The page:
Dream up the coolest pottery studio
November 25, 2008 11:34 AM   Subscribe

What would your dream pottery studio look like? Not one you'd build in your garage but a cool, full-service studio. Would it have...

Gas or Electric kilns?
Would you like to have smaller kilns to fire your own work?
Do you want to mix your own glazes or would you like vats of glaze provided?
Would you pay for clay that includes glazing and firing or is it better to separate those charges?
Would you want access to the studio 24/7?
Should it be open to both hobbyists and accomplished potters?
What kinds of classes and workshops would you attend?
What other things would make a pottery studio a great place?
posted by lois1950 to Sports, Hobbies, & Recreation (5 answers total) 1 user marked this as a favorite
 
I am a complete hobbyist, so the kiln questions are beyond me (I had it over, it gets fired).
I like vats of glazes, and I like really good representations of the glazes look like when fire, and when layered with other glazes (on chips or something).

I like both a flat fee for clay/glazing/firing for when I have the time to make new pieces, and a separate fee for when I just want to glaze some unfinished pieces, or fire some handbuilt pieces.

I like a mix of people at varying degrees of skill, but I can appreciate a time when beginners/novices can come together. I feel less pressure than when there are a lot of advanced people in the room.

Other things
Plenty of protected storage space for drying pieces, clay and tools. It's always been a challenge at other studios. And accidents happen.
posted by kimdog at 12:01 PM on November 25, 2008


Having been to three different studios in two years, here's my two cents:
Glazes- I would love to have glazes mixed, but with EVERY combination shown on each type of clay. It's a lot of work when you're starting out, but it's definitely worth it.
Clay- I'd like to pay for clay separately... I like to have my own box, so I know that it doesn't get dirty. (Ever find hair as you're throwing? or dried out flecks?) You don't have to go overboard, though... you could limit it to 3 or 4 types available (due to firing temps, etc.)
Access- 24/7 access is really important. If you have a crazy schedule, sometimes you can only go in at 11pm. Please don't require classes- it's really annoying when you sign up knowing you can't make them. Also, it's fun to have a mixture of ability levels so you can give pointers or get ideas.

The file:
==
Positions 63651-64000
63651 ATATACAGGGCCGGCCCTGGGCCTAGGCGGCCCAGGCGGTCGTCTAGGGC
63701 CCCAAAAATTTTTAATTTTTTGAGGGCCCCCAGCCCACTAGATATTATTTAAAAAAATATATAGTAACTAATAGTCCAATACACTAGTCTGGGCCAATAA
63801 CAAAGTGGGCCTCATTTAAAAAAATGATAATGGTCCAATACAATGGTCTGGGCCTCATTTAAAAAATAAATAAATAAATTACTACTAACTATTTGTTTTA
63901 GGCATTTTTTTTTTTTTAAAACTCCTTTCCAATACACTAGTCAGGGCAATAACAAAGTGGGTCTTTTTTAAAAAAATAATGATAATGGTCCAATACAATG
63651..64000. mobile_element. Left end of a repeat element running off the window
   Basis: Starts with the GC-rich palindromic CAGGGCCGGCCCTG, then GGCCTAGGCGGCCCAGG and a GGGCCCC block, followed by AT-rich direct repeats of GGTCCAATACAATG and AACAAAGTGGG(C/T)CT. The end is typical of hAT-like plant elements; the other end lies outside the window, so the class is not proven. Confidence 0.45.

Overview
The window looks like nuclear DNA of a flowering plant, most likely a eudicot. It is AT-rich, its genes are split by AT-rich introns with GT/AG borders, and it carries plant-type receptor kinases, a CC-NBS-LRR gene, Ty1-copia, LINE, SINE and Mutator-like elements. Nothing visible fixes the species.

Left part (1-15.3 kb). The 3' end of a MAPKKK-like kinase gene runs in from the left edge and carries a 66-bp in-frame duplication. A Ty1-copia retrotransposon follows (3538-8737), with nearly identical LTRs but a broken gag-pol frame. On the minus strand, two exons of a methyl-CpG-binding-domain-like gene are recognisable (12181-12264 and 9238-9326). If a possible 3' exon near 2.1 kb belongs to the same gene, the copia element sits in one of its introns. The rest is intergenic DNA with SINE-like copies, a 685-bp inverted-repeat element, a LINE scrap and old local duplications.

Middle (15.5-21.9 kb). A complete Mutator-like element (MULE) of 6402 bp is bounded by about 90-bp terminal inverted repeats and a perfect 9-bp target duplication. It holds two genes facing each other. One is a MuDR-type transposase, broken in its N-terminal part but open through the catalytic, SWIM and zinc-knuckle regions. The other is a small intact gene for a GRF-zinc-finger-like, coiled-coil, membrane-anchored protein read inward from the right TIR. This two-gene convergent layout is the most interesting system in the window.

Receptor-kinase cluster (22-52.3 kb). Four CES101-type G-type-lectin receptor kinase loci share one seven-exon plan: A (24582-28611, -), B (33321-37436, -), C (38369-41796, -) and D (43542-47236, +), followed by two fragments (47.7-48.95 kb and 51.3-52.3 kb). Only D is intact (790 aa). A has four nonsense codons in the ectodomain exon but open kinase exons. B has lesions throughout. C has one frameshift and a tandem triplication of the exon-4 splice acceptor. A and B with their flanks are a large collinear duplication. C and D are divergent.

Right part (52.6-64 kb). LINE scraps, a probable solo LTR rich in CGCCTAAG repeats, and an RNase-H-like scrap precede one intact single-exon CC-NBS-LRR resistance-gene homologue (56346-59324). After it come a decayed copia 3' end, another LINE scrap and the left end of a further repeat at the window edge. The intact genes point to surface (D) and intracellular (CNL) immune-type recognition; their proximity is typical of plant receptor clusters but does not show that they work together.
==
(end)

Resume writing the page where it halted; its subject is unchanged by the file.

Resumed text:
Other random stuff- Try and get a space that isn't too drafty-- it's crazy when things are drying! It'd also be great if you had some tools (well labeled as the studio's) that people could play with, especially random trimming tools. (It's fun to play with them before you go out and buy them.) Also, have some extra plastic bags hanging around. And bats! PLEASE have bats!!!

Hope that helps, and good luck!
posted by veryhappyheidi at 1:16 PM on November 25, 2008


Glazes - having vats for everyone is only good if the glazes are good, which they can be. If someone wants to mix their own glazes, you fire a few test-tiles on different clays, with various combinations of other glazes to make sure they're not runny as all get-out.

Kilns - the best studios I've worked in have gas kilns, fire to cone 10, and rockthehelloutta some porcelain. some other places work well with a larger set of clays/glazes firing electric kilns in the 6-8 range. sorta depends on the users.

Users - Given how bonkers things can get if you have low-fire clays hanging around high-fire glazes and kilns, it's probably best to figure out what the market is where you're doing this. If it were me, I'd go higher cones and keep it all at that level just to keep the riff raff lesser-temp clays from mixing in where they shouldn't be.

Clays - Charging for clay that includes the glazes and firing fees is actually the most hassle-free way to operate from a users perspective. (if people are mixing their own glazes you'll have to come up with some side-bar arrangement.) If you're doing this, though, also have a pug-mill and recycle the studios clay, selling it out at much lower prices than the "new" stuff.

Fire often! Leaving stuff sitting around on a shelf to get broken by passersby, or waiting 2 months for that vase to get fired for Helga's birthday is excruciating.

Gads, there's a ton more i can't think of at the moment...


and please please please for pete's goddam sake, tell me you're starting one in the d.c. area!
posted by garfy3 at 3:08 PM on November 25, 2008


Gas or Electric kilns?
-- Dunno. (I'm a total hobbyist, so take these from that perspective.)

Would you like to have smaller kilns to fire your own work?
-- Not for me, but maybe the people who are paranoid about others' stuff exploding onto theirs do.

Do you want to mix your own glazes or would you like vats of glaze provided?
-- Provided.

Would you pay for clay that includes glazing and firing or is it better to separate those charges?
-- Either? I'd prefer the everything-included bit, myself.

Would you want access to the studio 24/7?
-- Absolutely. That would be the #1 thing I'd want.

Should it be open to both hobbyists and accomplished potters?
-- Uh, I'm a total hobbyist so I'd want to be able to come.

What other things would make a pottery studio a great place?
-- Maybe, like a once-a-month social event so people get to know each other? As a new person at a place with a lot of long-term members, I felt realllly awkward, and it's part of why I didn't keep going.
posted by salvia at 5:13 PM on November 25, 2008


someplace to do Raku firing
posted by theora55 at 7:55 AM on November 26, 2008


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